when to pump septic system tank?

TJG911May 30, 2009

how often do you have to pump out a septic tank? i built this house and took occupancy in march 1999. just me and the wife until feb 2002. since feb 2002 it's just me here. so i don't put much of a load on the system. i have never had the system inspected or pumped.

how is the tank pumped out? i assume they have to drive into the back yard where the tank is buried, then dig with a backhoe(?) or do they use a shovel. maybe the tank is close to the surface? do they have to take off the top or is there a hole they uncap and stick in a hose?

i can't talk to my friend who built my house and subcontracted the septic and drains to a very good excavator, not cheap but very good was graham's comment. i knew graham for 35 years, he died 4 years ago so i can't discuss this with him. he was an honest guy and a good friend so i know he did not cut corners. if he told me something it was as good as gold. unfortunately i can't remember for sure but at his house with just him and his wife i thought he said they did their system after 10 or 15 years and i am pretty sure he told me i'd not have to worry for at least 15 years. maybe he had a larger than normal tank put in? i don't know the size of the tank or if there is 1 or 2, seems the town required something that was more expensive... i may have 2 tanks but assuming i have just 1 how do i know when to do this?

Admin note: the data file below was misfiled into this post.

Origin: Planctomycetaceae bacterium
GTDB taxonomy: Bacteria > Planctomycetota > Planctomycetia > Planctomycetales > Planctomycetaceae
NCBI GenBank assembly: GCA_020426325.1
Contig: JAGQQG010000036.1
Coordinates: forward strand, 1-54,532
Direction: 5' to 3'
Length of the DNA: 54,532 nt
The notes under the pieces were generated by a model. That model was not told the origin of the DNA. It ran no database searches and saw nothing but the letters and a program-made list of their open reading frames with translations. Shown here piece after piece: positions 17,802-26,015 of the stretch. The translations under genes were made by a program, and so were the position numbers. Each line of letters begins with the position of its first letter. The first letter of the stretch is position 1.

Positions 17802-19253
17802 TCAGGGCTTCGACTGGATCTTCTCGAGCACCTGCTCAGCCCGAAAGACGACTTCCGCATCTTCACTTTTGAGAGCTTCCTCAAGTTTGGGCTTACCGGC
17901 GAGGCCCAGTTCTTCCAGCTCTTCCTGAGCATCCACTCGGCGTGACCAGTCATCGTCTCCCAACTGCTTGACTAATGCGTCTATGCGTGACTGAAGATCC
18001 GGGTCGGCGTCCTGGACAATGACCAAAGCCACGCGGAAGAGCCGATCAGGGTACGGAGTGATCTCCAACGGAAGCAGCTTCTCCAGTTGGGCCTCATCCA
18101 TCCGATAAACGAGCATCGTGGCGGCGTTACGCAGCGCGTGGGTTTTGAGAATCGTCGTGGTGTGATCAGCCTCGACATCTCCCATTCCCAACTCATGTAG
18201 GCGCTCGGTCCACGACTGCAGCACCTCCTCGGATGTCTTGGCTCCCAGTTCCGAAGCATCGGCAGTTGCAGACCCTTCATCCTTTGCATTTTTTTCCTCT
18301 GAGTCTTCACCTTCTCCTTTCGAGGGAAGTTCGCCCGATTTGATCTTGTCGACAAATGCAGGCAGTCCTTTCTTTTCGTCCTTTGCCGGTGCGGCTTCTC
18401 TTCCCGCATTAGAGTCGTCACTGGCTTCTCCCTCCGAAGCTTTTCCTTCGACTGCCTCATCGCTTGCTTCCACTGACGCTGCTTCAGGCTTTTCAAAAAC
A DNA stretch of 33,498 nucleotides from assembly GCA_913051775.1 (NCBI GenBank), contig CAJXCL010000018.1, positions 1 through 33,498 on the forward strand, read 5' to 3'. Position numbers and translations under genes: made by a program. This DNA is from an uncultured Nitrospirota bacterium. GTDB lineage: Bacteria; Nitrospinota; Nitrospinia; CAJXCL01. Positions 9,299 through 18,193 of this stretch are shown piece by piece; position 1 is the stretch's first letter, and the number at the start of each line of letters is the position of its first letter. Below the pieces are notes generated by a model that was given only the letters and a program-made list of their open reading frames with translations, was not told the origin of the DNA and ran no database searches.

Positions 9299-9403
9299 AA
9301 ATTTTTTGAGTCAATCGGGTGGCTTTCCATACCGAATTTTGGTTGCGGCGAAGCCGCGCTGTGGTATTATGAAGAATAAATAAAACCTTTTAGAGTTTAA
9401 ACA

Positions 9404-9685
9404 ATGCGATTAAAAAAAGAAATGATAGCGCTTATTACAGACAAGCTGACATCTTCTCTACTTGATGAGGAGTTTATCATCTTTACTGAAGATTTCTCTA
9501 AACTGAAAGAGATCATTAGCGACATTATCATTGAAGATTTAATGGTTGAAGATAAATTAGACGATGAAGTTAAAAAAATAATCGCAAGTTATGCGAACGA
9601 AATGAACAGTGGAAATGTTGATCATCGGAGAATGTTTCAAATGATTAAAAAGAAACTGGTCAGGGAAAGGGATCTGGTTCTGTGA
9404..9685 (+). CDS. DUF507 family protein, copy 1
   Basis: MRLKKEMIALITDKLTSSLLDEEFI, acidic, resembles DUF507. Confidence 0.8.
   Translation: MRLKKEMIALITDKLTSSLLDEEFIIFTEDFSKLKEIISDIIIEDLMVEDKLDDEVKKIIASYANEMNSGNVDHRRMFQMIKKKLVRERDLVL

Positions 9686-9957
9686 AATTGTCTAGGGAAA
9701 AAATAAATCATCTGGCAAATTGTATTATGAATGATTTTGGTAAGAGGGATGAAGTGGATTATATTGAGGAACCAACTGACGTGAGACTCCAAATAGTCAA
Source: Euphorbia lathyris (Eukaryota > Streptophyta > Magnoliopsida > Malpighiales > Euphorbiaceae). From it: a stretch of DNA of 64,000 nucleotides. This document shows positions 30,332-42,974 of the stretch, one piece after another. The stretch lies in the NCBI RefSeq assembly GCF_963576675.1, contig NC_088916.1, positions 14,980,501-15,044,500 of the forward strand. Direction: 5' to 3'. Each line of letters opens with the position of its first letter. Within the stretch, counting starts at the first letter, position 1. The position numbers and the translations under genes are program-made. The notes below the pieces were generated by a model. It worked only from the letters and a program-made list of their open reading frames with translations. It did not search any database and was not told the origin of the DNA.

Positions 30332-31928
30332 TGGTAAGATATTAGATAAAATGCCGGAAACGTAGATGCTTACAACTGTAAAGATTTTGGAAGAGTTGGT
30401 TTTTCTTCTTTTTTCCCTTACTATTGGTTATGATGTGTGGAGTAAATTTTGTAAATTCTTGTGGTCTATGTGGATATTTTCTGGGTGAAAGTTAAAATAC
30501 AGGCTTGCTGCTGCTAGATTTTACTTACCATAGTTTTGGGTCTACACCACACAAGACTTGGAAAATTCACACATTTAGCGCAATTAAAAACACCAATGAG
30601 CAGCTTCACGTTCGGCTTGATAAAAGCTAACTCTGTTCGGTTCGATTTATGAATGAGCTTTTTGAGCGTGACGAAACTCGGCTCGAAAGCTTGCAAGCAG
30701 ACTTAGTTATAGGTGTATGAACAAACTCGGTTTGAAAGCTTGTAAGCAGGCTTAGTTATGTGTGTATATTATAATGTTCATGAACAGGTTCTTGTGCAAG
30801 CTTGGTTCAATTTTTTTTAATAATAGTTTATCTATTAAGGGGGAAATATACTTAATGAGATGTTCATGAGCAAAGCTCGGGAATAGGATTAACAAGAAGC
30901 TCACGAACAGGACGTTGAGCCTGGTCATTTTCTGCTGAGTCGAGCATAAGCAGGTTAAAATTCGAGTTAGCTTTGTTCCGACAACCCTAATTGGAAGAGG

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The short standard answer would be 3 to 5 years between pumpings for the average sized family which obviously you are not and youre aleady at 10 years. The usual signs of your septic system in need of pumping is slow flowing drains or a soft soggy spot in your yard over the tank where it is backing up.
Drain trucks have long hoses that usually can reach your tank without driving across your yard and the tank is accessed by way of a lid on top of the tank and usually shovel deep. Hopefully no backhoe needed. Below is a link to a blog I wrote recently about septic systems which may also help you understand how they work.